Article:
due to numerous advantages, such as a relatively high accuracy in recording time and
position, low cost (especially with modern smartphones), and less problems with
regards to trip-misreporting by respondents (Shen and Stopher 2017). Nowadays,
exemplary approaches are manifold, and have spread from pilot studies undertaken
in the USA (Wagner 1997) to a range of other countries, including Switzerland (Shen
and Stopher 2017).
After recording the movements of test persons, the data require extensive process-
ing in order to extract relevant mobility features, in particular places that have been
visited for a certain purpose and the travelled routes between these places. With
regards to the former category, stay points are typically detected based on various
clustering techniques (e.g. Palma et al. 2008), or the movement speed (e.g. Li et al.
2008). With regards to the travelled routes, via map matching, the exact path taken
through a road network can be inferred from the tracking points, e.g. by simple point-
to-curve snapping (e.g. White et al. 2000) or advanced techniques such as evolution-
ary algorithms (Quddus and Washington 2015). Apart from the routes, numerous
studies have proposed approaches to infer the used traffic mode, for instance based on
identifying walking transitions between mode changes (Zheng et al. 2010), analysing
a range of movement descriptors (Sester et al. 2012), or the underlying transportation
network (Stenneth et al. 2011).
In order to describe a person’s mobility behaviour based on trajectory data, these
(and other) mobility features need to be further analysed to extract patterns, i.e.
observable regularities in movement behaviour such as habits or long-lasting pref-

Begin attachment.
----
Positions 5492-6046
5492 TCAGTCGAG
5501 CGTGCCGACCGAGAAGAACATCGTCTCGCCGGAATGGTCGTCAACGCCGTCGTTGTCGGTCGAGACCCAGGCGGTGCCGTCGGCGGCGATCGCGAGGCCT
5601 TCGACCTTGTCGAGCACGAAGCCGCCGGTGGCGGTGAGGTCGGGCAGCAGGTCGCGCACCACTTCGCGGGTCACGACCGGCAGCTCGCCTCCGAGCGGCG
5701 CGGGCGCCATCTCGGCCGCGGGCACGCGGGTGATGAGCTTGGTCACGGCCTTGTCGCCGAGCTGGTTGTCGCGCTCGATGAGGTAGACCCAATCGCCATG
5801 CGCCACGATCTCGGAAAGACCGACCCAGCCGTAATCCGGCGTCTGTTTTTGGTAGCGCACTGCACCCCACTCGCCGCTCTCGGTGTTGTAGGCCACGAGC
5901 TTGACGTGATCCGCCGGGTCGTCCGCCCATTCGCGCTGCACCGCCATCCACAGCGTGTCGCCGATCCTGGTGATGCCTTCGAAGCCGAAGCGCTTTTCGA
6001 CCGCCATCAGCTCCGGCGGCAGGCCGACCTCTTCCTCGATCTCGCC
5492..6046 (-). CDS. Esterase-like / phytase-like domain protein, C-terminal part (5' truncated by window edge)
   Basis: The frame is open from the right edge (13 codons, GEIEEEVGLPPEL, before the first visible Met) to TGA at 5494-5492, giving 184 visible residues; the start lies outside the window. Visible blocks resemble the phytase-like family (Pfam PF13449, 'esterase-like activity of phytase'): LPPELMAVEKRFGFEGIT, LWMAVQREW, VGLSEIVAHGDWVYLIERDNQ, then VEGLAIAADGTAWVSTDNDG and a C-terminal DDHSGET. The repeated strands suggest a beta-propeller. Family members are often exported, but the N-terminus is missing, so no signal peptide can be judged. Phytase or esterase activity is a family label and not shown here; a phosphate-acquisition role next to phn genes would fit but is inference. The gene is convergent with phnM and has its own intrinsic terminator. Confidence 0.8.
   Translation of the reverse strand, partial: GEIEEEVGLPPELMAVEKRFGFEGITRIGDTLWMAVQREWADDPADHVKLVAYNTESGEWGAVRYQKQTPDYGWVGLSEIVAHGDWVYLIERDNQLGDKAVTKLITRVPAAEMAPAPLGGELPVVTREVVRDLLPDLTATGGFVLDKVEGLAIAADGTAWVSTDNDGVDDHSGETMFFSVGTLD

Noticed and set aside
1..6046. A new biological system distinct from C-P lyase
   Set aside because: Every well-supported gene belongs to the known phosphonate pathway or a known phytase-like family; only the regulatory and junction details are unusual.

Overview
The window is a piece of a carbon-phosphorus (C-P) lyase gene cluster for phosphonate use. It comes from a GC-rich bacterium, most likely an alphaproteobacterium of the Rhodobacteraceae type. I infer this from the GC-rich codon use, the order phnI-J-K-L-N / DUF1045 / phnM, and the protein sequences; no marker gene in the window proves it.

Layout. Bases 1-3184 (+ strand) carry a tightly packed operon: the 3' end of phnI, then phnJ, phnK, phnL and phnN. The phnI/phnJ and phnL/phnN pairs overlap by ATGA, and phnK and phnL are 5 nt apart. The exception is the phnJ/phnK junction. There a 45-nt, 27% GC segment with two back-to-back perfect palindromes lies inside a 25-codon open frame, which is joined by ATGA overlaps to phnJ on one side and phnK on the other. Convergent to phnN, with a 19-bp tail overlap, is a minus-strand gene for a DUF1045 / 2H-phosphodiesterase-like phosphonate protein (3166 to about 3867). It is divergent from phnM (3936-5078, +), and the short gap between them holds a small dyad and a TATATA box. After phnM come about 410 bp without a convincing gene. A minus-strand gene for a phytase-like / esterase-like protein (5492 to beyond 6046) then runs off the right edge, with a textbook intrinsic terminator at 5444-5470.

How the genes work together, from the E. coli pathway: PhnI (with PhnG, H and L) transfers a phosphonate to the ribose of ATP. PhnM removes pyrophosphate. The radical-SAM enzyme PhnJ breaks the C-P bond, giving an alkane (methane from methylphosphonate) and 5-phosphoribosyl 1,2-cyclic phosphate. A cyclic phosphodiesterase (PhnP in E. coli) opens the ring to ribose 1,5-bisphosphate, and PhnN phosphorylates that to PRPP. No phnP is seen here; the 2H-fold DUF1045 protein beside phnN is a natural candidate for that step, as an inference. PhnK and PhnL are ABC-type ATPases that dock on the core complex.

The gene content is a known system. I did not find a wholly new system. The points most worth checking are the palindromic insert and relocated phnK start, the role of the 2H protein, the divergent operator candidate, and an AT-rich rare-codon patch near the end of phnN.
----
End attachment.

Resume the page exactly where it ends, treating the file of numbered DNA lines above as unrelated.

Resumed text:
erences and restrictions. Thus, one can calculate general statistics over certain time
Continuous Trajectory Pattern Mining for Mobility Behaviour Change Detection 215
intervals, such as the average duration and length of trips, the modal split, or the
usual times of travel (Axhausen and Frick 2005), but also more use-case specific
aspects such as frequently visited places other than home or the work location (Siła-
Nowicka et al. 2015) or the location of regularly performed activities like eating,
shopping or physical exercise (e.g. Zheng et al. 2010; Furletti et al. 2013). When
being properly interpreted, mobility features and their regular patterns can serve as
indicators for higher-level attributes, such as the sustainability of mobility behaviour.
In this context, for instance, (Nicolas et al. 2003) formulated a set of potential sus-
tainability indicators which can be extracted from travel survey data. Among others
which refer to the aggregate city level, those which could be extracted from trajec-
tory data include the daily number of trips, the structure of trip purposes (e.g. com-
muting versus leisure), the daily average time budget spent for travelling, the modal
split (especially the share of slow mobility, i.e. walking and cycling), the average
distance travelled daily, and the average movement speed. Other relevant indicators
which have been formulated in the literature include the amount of CO2emissions
and the degree to which trips are intermodally integrated, i.e. use different traffic
modes in combination (World Business Council 2015).
Naturally, the validity of the results computed for mobility features depend to a
large degree on the quality of the input trajectory data, in particular the completeness
of the recorded movement. Missing trips or even full day gaps will lead to erroneous,
in some cases even heavily biased, results (Hecker et al. 2010), however, are a regu-
larly occurring issue in travel surveys (Shen and Stopher 2017). Although this issue is
frequently discussed in the literature (e.g. Shen and Stopher 2017;Wolfetal.2003),